European nobolity is pure chaos. And it gets worse when europeans used the same terms for nobles they encountered in foreign societies.
That said, I think most of the time its tradition.
Some people may now cry out in horror, but I think at least for the germanic people the whole system started with the leaders of small communities and warlords. Over time alliances between communities became more permanent and a tradition evolved that the leadership of the group would be passed down to the heir of the old leader. And all over the world, they developed different terms for these leaders.
Also, I terribly simplefy things here!
I would say basically there are three types of noble ranks:
- Hereditary sovereigns.
- Appointed officers.
Hereditary sovereigns are rulers who own their land and possible even the people as their personal property. Those are for example Dukes and Kings. In the Holy Roman Empire, the title of King mostly indicated that you were really powerful, but it mostly worked like all the other Dukes and Archdukes, which also were just powerful Dukes.
On the other hand you have for example the Counts. A count is an appointed administration officer who manages parts of the realm of a higher noble like a Duke or a King. In many cases the title was passed down from father to son, since the son would also be the Counts apprentice who learned the job and all the local circumstances as he grew up, so he was the most qualified person to do it. But if the sovereign didn't like the job they did, they could be fired and someone else be appointed.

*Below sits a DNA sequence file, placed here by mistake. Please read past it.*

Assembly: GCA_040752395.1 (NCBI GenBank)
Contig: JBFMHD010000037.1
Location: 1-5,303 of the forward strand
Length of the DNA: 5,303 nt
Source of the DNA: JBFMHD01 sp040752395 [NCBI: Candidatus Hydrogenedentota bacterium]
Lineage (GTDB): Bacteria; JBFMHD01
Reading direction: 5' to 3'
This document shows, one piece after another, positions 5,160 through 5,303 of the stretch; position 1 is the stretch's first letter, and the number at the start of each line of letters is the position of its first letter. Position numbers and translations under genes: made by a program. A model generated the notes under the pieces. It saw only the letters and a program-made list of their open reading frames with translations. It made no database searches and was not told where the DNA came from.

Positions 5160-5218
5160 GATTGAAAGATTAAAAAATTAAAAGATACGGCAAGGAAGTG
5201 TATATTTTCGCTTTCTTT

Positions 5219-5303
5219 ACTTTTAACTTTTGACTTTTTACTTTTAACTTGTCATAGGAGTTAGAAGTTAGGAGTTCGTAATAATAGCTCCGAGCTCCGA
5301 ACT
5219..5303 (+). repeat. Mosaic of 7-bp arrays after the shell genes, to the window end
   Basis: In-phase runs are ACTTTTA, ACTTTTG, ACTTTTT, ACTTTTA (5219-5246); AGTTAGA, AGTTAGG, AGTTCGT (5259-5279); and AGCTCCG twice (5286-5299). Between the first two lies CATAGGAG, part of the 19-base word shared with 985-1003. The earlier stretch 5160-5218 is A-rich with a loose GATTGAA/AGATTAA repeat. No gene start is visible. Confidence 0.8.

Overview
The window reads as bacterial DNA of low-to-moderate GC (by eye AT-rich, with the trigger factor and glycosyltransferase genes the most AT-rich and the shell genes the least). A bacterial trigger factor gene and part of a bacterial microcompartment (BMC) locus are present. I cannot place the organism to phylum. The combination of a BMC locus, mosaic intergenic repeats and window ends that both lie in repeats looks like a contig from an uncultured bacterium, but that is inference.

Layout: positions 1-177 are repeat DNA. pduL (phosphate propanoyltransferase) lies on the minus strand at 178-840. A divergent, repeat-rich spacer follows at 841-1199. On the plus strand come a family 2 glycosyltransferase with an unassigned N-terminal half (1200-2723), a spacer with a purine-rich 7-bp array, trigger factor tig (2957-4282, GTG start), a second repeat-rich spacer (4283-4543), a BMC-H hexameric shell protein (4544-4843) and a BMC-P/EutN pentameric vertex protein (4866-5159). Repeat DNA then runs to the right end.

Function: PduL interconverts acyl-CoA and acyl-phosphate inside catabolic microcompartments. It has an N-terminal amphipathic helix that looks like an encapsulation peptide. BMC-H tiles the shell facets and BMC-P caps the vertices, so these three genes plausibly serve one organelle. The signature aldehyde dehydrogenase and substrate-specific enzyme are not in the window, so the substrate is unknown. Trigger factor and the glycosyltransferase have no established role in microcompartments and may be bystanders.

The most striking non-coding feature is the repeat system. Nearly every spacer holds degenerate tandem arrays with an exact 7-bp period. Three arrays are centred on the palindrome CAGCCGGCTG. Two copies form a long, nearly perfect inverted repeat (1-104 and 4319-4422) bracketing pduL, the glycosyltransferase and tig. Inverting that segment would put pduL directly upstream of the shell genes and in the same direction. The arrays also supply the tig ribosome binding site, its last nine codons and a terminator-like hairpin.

Below that, you also usually had the Knights. As a knight, you were allowed to join the club of nobles, but that didn't provide you with any political power. A knight could become very rich and powerful by managing his small piece of land well, but they could also be just as poor as any peasant.
Emperors are special, as they rule over many nominally sovereign rulers like kings and dukes, and it often also means that they rule over people from many different ethnicities. This could be a King who just was so powerful that he effectively forced the other dukes into line, like in Russia. Or it could be one of the sovereign rulers whom they elected from within their ranks to be the chairman of their allianace, as was the case with the german Emperor.
The "Emperor of Japan" is a particularly strange case, since he almost always ruled over a single people, the Japanese. However, for a very long time, he was mostly symbolic and all the local Daimyo ("Big-Landowners") did whatever the hell they wanted.